Routine prophylactic oxygen supplementation may not reduce mortality or disability at 90 days in nonhypoxic patients with acute stroke
EBM Focus - Volume 12, Issue 45
- Early prophylactic supplemental oxygen in patients with acute stroke may be given with the intent to help minimize brain tissue damage.
- The SO2S trial investigated whether routine prophylactic low-dose oxygen supplementation reduces mortality or disability in 8,003 patients with acute stroke and without hypoxemia. Patients were randomized to continuous oxygen for 72 hours vs. nocturnal oxygen for 3 nights vs. control (oxygen given only if clinically indicated).
- No significant differences in mortality or disability were found in comparisons of the combined oxygen groups vs. the control group or between the continuous oxygen vs. the nocturnal oxygen groups. These findings do not support the use of routine prophylactic low-dose oxygen supplementation in nonhypoxic patients with acute stroke.
Stroke leads to disability or death in approximately 40% of patients (Neurology 2011). Early supplemental oxygen for patients with acute stroke is given with the intent to salvage ischemic brain tissue. The American Heart Association (AHA)/American Stroke Association (ASA) guidelines do not recommend supplemental oxygen for patients with acute stroke who do not have hypoxemia (Stroke 2013), but this is based on limited evidence. Three previous trials compared oxygen to room air; two demonstrated improvement in neurologic recovery at 1 week with oxygen therapy (PLoS One 2011, Stroke 2005), while one larger quasi-randomized trial found no differences in 1-year survival or disability at 7 months (Stroke 1999). The recent SO2S trial investigated the effects of routine prophylactic low-dose oxygen supplementation, either continuously or overnight. The purpose of the overnight group was to control for the possible effects of reduced mobility on rehabilitation. The study examined whether supplemental oxygen reduced mortality or disability in patients with a clinical diagnosis of acute stroke and no indication for oxygen therapy. In this trial, 8,003 patients (mean age 72 years) with acute stroke were randomized to continuous oxygen for 72 hours vs. nocturnal oxygen for 3 nights vs. control (oxygen given only if clinically indicated). Oxygen flow rate was 3 L/minute if baseline oxygen saturation ≤ 93% and 2 L/minute if > 93%. The primary outcome at 90 days was odds of improvement by 1 level on the modified Rankin scale (range 0-6 with 0 indicating no disability and 6 indicating death). Comparisons were made between the combined oxygen groups vs. control and the continuous oxygen group vs. the nocturnal oxygen group.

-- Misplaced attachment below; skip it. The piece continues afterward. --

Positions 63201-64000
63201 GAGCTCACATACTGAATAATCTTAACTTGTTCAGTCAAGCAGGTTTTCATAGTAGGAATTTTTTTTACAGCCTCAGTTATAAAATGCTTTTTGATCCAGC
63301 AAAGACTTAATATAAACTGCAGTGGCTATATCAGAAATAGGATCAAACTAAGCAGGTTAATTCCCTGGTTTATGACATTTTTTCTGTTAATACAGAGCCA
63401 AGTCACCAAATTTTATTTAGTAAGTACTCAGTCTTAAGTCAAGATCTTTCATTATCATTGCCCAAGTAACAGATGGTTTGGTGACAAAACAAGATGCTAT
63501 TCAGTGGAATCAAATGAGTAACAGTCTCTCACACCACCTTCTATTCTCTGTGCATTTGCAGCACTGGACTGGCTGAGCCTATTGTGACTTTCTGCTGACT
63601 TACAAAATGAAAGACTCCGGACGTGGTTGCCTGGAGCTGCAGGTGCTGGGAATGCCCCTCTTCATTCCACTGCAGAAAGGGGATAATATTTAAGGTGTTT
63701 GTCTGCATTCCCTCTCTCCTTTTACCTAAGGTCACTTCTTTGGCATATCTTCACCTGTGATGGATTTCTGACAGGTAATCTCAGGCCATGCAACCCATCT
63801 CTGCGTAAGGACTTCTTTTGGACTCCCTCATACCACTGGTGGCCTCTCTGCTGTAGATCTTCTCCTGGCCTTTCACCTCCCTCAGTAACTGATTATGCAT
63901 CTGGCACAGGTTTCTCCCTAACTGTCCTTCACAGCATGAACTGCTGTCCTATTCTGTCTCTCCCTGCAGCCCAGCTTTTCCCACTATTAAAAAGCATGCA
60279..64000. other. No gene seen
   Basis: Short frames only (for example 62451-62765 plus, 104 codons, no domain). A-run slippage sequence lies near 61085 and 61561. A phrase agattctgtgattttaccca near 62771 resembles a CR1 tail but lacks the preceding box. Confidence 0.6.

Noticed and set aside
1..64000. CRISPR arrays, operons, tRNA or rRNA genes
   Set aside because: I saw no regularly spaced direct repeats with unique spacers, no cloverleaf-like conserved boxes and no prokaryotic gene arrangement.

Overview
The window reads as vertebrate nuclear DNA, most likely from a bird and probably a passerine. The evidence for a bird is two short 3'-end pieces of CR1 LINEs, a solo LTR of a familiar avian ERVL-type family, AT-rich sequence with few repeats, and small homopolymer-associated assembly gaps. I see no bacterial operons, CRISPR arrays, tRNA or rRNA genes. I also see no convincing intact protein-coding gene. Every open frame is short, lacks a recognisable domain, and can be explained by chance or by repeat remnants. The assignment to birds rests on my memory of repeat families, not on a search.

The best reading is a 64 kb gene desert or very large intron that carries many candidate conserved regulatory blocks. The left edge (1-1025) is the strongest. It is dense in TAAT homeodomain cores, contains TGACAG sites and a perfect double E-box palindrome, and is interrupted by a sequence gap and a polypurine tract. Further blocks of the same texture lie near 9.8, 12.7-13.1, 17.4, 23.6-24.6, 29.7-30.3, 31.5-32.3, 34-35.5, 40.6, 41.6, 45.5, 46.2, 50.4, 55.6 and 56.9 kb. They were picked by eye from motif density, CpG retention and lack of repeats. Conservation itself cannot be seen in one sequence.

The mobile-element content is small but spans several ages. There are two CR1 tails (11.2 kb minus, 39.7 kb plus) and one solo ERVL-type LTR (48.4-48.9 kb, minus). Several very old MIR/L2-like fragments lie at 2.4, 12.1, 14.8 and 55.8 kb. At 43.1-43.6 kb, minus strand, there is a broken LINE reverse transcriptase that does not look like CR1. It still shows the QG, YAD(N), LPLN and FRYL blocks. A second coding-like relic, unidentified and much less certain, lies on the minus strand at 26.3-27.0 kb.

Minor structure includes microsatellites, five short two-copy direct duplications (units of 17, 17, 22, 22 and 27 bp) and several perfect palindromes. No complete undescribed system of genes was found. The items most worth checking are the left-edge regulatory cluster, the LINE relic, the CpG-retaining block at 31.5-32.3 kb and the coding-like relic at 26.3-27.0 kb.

Ischemic stroke was ultimately diagnosed in 82% of patients and intracerebral hemorrhage in 7.3%. Before randomization, mean baseline oxygen saturation was 96.6%, and 20% of the patients in each group received oxygen supplementation. Analyses were performed in 96% of patients. The mean of the lowest oxygen saturation levels recorded during the 72 hours after randomization was 95% in the continuous oxygen group vs. 94.5% in the nocturnal oxygen group vs. 94.1% in the control group. There were no significant differences in the primary outcome between the combined oxygen groups vs. control or between continuous oxygen vs. nocturnal oxygen. Furthermore, there were no significant differences in 90-day mortality, either between the combined oxygen groups (9.6%) and the control group (9.6%) (adjusted odds ratio 1.03, 95% CI 0.81-1.3) or between the continuous oxygen group (10%) and the nocturnal oxygen group (9.2%) (adjusted odds ratio 1.09, 95% CI 0.83-1.43). Also, there were no significant differences in rates of patients with a good functional outcome (modified Rankin Scale score ≤ 2) for both comparisons. The results were consistent across multiple subgroup analyses. Rates of serious adverse events were 13% with continuous oxygen, 11% with nocturnal oxygen, and 12.1% with control (p = 0.02 for continuous vs. nocturnal oxygen).
In patients with acute stroke who did not have hypoxemia at baseline, there were no significant differences in mortality or disability comparing routine use of low-dose (2-3 L/minute) oxygen supplementation versus oxygen given only if clinically indicated. These findings are somewhat tempered by the 4% loss to follow-up, which change the analysis to favor one group or another, depending on the assumptions made to account for the missing data. The findings of the SO2S trial, however, are consistent with a recent publication reporting on the comparison of supplemental oxygen vs. ambient air in over 6,600 patients with suspected myocardial infarction and oxygen saturation ≥ 90% (N Engl J Med 2017), in which no significant differences were found in all-cause mortality or rehospitalization for acute myocardial infarction at 1 year. Overall, the SO2S trial provides strong evidence to support the AHA/ASA guidelines that recommend against the use of routine supplemental oxygen in patients with acute stroke who are not hypoxic.